Ireland was recently stunned with the news that Apple owed it 13 billion euros it did not want. The underlying tax arrangement was relatively straightforward: Corporations that do businesses in different jurisdictions often configure their internal operations to reduce their tax obligations. The process ensures they are compliant with the tax law of every country they operate in, while still limiting their taxes.
This procedure is neither novel nor illegal. It is common enough to have a descriptor: “tax arbitrage.” The objective is recognized in Anglo-American jurisprudence. In 1929, the House of Lords held that “[n]o man in this country is under the smallest obligation, moral or other, so to arrange his legal relations to his business or to his property as to enable the Inland Revenue to put the largest possible shovel into his stores.” Five years later, Judge Learned Hand wrote “Any one may so arrange his affairs that his taxes shall be as low as possible; he is not bound to choose that pattern which will best pay the Treasury; there is not even a patriotic duty to increase one’s taxes.”
This principle has enabled Ireland to attract business on the basis of an attractive tax system. The Celtic Tiger campaign has been successful, recruiting major companies, including technology giants such as Amazon and Apple. Against this backdrop, European Union’s unsolicited tax bill came as a bolt from the blue.
Greatly simplified, the EU premise was this: EU members are free to set their own tax structures. Ireland and Apple were on safe ground there. But the EU went on to hold that the Irish tax structure constituted a de facto subsidy. Such a subsidy would be impermissible under EU law. Therefore, Apple’s payments to Ireland were improper.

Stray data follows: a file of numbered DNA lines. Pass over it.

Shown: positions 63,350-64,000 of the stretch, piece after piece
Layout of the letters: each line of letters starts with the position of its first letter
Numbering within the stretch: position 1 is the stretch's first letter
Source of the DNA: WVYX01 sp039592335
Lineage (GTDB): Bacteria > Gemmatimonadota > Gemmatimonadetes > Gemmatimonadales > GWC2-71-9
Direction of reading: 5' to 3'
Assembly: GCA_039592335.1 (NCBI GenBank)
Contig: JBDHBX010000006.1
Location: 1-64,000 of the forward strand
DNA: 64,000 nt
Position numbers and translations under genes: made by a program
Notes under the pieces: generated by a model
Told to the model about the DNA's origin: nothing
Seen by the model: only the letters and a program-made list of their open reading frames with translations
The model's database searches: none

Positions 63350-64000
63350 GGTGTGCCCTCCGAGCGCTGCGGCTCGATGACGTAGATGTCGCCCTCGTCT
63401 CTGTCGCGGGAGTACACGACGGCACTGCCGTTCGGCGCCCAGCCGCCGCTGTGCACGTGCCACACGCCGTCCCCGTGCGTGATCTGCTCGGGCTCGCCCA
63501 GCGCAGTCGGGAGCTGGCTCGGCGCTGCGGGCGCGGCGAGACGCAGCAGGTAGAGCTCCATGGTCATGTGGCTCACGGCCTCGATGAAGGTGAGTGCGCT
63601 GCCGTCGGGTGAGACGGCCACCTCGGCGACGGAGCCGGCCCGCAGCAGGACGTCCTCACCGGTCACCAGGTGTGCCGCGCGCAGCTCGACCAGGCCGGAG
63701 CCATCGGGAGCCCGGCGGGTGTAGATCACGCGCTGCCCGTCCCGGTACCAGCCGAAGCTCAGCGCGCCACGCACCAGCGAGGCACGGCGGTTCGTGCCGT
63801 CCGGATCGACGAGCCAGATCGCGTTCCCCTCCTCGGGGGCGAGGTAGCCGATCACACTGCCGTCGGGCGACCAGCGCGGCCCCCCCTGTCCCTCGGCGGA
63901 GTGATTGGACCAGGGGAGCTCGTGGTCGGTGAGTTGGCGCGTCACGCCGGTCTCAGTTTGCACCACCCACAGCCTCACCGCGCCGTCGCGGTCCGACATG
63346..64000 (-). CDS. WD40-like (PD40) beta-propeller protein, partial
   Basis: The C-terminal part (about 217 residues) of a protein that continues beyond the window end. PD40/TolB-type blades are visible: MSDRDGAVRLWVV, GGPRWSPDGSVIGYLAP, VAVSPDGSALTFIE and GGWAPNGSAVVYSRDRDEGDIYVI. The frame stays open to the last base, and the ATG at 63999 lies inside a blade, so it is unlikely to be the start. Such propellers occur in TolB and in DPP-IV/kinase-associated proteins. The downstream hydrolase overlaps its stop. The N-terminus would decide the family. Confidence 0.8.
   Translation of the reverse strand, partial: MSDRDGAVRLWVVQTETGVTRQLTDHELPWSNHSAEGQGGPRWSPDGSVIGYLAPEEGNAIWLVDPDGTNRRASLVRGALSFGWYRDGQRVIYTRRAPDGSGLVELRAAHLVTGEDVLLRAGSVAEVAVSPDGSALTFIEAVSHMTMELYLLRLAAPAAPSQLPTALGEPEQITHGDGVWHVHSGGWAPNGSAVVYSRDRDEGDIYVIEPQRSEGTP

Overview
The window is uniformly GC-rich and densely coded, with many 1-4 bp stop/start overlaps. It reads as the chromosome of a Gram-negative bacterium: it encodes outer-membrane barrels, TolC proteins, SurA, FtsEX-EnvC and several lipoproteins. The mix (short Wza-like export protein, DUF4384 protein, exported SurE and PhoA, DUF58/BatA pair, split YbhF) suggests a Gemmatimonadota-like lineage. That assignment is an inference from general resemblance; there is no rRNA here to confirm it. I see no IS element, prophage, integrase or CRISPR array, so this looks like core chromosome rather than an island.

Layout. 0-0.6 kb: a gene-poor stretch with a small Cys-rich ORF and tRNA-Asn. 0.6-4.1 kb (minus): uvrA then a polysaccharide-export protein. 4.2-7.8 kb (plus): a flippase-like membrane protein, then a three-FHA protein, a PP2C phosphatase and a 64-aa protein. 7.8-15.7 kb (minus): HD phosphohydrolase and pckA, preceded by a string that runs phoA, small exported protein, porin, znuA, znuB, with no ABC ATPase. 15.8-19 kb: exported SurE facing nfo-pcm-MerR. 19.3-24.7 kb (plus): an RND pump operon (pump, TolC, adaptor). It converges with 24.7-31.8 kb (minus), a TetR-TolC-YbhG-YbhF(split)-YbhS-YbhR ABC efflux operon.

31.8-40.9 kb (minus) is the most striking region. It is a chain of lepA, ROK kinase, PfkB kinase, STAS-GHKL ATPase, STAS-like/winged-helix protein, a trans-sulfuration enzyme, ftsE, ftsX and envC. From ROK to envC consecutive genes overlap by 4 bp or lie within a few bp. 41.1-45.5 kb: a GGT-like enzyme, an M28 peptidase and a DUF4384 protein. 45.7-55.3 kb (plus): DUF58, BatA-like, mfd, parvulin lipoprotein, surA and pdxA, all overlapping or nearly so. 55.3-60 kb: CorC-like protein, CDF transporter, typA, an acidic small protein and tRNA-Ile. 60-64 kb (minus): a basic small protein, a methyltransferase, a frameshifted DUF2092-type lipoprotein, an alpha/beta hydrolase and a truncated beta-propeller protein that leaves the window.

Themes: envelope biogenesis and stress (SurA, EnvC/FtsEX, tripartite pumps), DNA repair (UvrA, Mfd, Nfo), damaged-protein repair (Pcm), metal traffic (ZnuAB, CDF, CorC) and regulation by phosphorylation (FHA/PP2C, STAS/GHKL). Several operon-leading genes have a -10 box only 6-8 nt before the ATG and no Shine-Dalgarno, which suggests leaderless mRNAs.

In effect, the EU decision grafted principles from one legal area – trade subsidies – to another – tax policy. One view would dismisses this as routine jurisprudence: for instance the Affordable Care Act was famously upheld as a tax. But another views it more cynically. Brussels, this view holds, has used the subsidy principle as an expedient to strong-arm members on tax matters that would otherwise be outside its remit. Other members including Luxembourg and Belgium are next in line on the basis of their treatment of other multinationals such as Facebook, Google, Microsoft and Amazon.
So how does this cynical view potentially impact the U.S.-E.U. data framework? Readers will recollect that that framework – Privacy Shield – has been rolled out in the wake of the Schrems decision which struck down the previous framework. There are questions about whether Privacy Shield can survive, particularly when critics view the EU regulatory climate as hostile to American technology giants. This view holds that protectionism, not differences on principles, drives EU enforcement.
The EU has tried to rebut this view. Nevertheless, the road ahead contains two potential potholes. One, Privacy Shield could struck down in a subsequent legal challenge. In that case, corporations who had adhered to it in good faith would still face potential penalties. Two, even if Privacy Shield is affirmed, a new regulatory regime, the EU General Data Protection Regulation (GPDR) is imminent. Under the cynical view, GPDR would join an array of other regulatory disputes bogging down American businesses in Europe.
So what does the prudent data holding or processing entity do? It has three option. First, many companies relied on model contractual clauses or binding corporate rules post-Schrems. They may want to do so as an additional safety measure despite Privacy Shield: a belt-and-suspenders approach to ensure compliance. Two, since GPDR is expected in two years, it is time to prepare. Three, companies should incorporate “privacy by design” concerns into developing processes and procedures. Processes and procedures that incorporate privacy considerations at every stage from inception to launch would go a long way to heading off even the most zealous privacy regulator at the pass.
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